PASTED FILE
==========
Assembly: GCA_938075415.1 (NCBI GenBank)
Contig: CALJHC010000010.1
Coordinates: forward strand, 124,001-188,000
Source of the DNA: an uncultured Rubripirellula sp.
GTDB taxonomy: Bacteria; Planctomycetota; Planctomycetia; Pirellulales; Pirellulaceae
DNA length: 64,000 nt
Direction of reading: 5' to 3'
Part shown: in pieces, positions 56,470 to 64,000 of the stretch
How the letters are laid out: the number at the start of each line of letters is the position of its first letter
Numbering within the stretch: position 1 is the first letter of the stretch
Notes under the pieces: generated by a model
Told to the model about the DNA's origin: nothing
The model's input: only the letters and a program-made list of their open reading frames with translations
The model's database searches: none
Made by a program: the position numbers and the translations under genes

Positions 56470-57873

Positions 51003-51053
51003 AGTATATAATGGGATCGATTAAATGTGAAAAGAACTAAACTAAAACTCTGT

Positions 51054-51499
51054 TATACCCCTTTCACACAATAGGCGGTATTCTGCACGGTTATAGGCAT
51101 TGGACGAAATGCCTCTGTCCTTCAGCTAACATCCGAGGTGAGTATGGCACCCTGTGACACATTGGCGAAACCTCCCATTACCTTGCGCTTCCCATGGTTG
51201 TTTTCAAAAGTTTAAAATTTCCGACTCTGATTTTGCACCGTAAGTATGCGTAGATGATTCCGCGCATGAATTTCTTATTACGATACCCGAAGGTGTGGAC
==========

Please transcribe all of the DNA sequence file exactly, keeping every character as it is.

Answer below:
Assembly: GCA_938075415.1 (NCBI GenBank)
Contig: CALJHC010000010.1
Coordinates: forward strand, 124,001-188,000
Source of the DNA: an uncultured Rubripirellula sp.
GTDB taxonomy: Bacteria; Planctomycetota; Planctomycetia; Pirellulales; Pirellulaceae
DNA length: 64,000 nt
Direction of reading: 5' to 3'
Part shown: in pieces, positions 56,470 to 64,000 of the stretch
How the letters are laid out: the number at the start of each line of letters is the position of its first letter
Numbering within the stretch: position 1 is the first letter of the stretch
Notes under the pieces: generated by a model
Told to the model about the DNA's origin: nothing
The model's input: only the letters and a program-made list of their open reading frames with translations
The model's database searches: none
Made by a program: the position numbers and the translations under genes

Positions 56470-57873

Positions 51003-51053
51003 AGTATATAATGGGATCGATTAAATGTGAAAAGAACTAAACTAAAACTCTGT

Positions 51054-51499
51054 TATACCCCTTTCACACAATAGGCGGTATTCTGCACGGTTATAGGCAT
51101 TGGACGAAATGCCTCTGTCCTTCAGCTAACATCCGAGGTGAGTATGGCACCCTGTGACACATTGGCGAAACCTCCCATTACCTTGCGCTTCCCATGGTTG
51201 TTTTCAAAAGTTTAAAATTTCCGACTCTGATTTTGCACCGTAAGTATGCGTAGATGATTCCGCGCATGAATTTCTTATTACGATACCCGAAGGTGTGGAC